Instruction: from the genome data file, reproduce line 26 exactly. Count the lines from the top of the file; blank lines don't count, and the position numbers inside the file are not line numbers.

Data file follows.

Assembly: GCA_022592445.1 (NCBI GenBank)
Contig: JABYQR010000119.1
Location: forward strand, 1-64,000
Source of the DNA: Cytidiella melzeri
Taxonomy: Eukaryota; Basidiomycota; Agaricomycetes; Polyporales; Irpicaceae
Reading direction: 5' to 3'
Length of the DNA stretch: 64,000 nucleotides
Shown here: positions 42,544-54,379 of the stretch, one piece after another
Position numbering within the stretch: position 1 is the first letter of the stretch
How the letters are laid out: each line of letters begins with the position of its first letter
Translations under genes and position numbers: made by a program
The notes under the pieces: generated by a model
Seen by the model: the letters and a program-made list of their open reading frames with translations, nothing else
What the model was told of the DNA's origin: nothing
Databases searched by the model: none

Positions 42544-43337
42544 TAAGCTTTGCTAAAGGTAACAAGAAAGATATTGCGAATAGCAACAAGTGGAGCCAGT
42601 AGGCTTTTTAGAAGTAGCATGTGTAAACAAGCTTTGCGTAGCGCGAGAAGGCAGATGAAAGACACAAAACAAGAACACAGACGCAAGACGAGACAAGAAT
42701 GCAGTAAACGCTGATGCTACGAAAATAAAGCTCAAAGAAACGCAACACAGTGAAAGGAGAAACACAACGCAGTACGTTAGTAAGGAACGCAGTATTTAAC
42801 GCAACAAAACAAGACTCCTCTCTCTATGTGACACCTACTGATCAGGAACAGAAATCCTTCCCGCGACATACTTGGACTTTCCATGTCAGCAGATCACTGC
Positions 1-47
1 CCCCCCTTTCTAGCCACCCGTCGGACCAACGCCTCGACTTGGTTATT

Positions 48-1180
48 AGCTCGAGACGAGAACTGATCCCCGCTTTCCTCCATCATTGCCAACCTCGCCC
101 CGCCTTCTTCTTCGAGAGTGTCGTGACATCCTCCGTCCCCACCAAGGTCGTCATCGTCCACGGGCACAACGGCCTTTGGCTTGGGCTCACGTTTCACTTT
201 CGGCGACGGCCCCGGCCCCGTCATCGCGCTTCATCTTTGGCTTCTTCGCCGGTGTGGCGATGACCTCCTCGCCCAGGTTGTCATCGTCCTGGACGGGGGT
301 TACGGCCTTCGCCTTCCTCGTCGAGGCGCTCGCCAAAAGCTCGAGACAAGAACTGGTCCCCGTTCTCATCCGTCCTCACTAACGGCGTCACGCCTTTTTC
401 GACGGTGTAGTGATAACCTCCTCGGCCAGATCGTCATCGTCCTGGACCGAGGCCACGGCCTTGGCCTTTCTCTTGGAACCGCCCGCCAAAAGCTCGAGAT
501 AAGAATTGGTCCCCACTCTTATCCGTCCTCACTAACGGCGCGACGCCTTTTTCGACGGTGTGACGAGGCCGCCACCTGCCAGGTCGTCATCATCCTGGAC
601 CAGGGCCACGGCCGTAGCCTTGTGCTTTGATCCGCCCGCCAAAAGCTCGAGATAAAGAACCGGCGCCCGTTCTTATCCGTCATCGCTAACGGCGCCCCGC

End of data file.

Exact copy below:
201 CGGCGACGGCCCCGGCCCCGTCATCGCGCTTCATCTTTGGCTTCTTCGCCGGTGTGGCGATGACCTCCTCGCCCAGGTTGTCATCGTCCTGGACGGGGGT